Since launching the New Zealand Golf Tourism Strategy in 2014, more and more international golfers are setting their sights on our country’s 400 courses. But how is this impacting local Kiwi golfers?
The most recent update on our tourism progress (produced by Golf Tourism New Zealand and working alongside Tourism New Zealand and New Zealand Golf) provides insight into how we’re tracking after four years.
Firstly, a few numbers:
• The country’s golf tourism strategy focuses on 38 courses, stretching from Kauri Cliffs down to Oreti Sands. There are 14 ‘Marquee’ courses (which have significant international appeal with amenities and service levels to match) and 24 ‘New Zealand Experience’ courses that provide local charm, value for money and help to create clusters of great golf around the Marquees. Of these 38 courses, the vast majority have a membership which are the primary users of the course, with the exception of a few such as Kauri Cliffs, Kinloch, Cape Kidnappers and Jack’s Point.
• In the 2017 calendar year, rounds of golf played by international golfers across these 14 Marquee courses were up 9% on the previous year, and up 43% since the strategy was launched.
• Asian nations lead the way for this growth with rounds of golf from China, Japan and Other Asia up 37%, 2% and 51%, respectively.
• Golfers from America, considered the most mature golf market in the world, spend a staggering $19,000 NZD per person while they are here for a golfing holiday.
A typical Kiwi golfer may look at these figures and panic, fearful that our courses will soon become overcrowded with visitors taking up precious tee times. Well, fear not . . . the total number of rounds played by international visitors across the 14 Marquee courses was only about 35,000 in 2017 – which is a far cry from overcrowding. Add to that the international rounds played across the Experience courses and the numbers start to creep closer to 75,000 rounds of golf being played in New Zealand by international visitors.
While this doesn’t equate to a queue for tee times, it does equate to a significant contribution to areas like employment, GST and overall GDP.
Tourism is currently the No.1 export earner for New Zealand. It contributes $36 billion to the economy every year, of which $14.5 billion comes from overseas visitors.
Golfers happen to be the highest spending of these visitors, and are also the most satisfied of any group tracked, rating their New Zealand golf holiday a 9.3/10. They are also more likely to visit vineyards on their trip, with 41% of golfers indulging in a wine experience versus the average of 25%.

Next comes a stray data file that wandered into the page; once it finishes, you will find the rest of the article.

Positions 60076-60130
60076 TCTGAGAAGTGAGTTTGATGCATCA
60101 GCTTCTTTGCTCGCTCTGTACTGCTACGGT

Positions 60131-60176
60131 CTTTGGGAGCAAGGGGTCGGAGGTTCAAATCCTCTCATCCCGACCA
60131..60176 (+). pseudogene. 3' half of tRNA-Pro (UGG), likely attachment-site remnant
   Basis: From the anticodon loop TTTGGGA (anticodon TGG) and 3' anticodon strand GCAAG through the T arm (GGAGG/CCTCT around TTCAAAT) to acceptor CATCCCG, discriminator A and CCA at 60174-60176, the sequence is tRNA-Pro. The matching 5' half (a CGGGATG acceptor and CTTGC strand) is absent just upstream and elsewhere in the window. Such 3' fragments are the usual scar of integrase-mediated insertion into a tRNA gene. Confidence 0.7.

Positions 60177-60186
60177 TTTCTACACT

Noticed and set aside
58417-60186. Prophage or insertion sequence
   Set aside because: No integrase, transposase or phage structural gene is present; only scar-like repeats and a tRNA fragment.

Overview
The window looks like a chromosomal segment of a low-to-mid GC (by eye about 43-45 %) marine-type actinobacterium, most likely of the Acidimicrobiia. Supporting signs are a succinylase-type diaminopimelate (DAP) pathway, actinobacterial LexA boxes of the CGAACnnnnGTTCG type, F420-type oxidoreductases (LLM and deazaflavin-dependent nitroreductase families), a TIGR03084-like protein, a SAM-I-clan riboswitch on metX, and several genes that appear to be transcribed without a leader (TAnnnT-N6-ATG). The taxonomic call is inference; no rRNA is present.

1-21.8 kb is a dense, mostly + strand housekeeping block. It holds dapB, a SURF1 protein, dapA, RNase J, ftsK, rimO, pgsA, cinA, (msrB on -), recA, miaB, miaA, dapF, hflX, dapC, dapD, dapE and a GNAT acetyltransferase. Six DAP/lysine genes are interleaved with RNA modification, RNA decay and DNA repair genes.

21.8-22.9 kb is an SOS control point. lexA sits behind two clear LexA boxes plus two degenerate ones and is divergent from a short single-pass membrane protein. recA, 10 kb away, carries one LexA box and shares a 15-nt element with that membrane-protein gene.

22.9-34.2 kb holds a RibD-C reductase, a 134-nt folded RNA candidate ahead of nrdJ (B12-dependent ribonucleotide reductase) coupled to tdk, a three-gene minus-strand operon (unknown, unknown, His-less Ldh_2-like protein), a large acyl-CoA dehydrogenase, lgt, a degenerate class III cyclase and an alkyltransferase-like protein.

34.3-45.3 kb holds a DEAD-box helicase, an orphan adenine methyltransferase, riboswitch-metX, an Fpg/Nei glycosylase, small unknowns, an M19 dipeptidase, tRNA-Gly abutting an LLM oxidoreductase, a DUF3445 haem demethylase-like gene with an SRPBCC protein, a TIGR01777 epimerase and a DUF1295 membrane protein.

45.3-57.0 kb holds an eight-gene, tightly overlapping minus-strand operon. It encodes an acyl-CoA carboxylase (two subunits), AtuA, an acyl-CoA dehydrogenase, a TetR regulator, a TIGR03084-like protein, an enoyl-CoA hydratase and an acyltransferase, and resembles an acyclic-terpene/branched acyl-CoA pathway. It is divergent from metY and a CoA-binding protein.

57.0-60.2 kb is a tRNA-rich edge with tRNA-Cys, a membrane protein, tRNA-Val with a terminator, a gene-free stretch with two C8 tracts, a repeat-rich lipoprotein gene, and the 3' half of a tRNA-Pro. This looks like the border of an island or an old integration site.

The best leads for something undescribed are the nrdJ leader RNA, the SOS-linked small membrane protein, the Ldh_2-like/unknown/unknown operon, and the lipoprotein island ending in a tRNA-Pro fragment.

When we look at the big picture – whether you vote red, blue or green – the golf strategy is about bringing high-value, low-volume visitors to New Zealand.
Furthermore, the strategy focuses heavily on regional New Zealand where 28 of the 38 premium courses are located. And the most popular regions for visiting golfers? Northland, Waikato, Hawke’s Bay, Nelson and Otago.
As a Kiwi golfer – be that a club member or casual player – we should be proud that what we have to offer is so sought after that people are willing to endure a lengthy flight (or flights) to come and experience what many of us take for granted.
We should also like what these golfers are doing for the golfing landscape in New Zealand. The 75,000 visitor rounds (and let’s remember that is from just 38 courses) contribute millions of dollars in green fees. And millions more is in ancillary spend on items like food and beverage, golf carts and hire clubs, plus golf retail purchases.
This level of spend allows clubs to improve playing conditions, upgrade facilities, attract and retain qualified staff, and ultimately maintain fees for Kiwi golfers at what are some of the lowest domestic subs and green-fee rates in the world.
Next time you see a visitor on your course, make sure you give them a nod, a wave or, better yet, a bit of conversation, even an invitation to join your game.
The future of many of New Zealand’s courses may well rest in the spending power of these angels from abroad.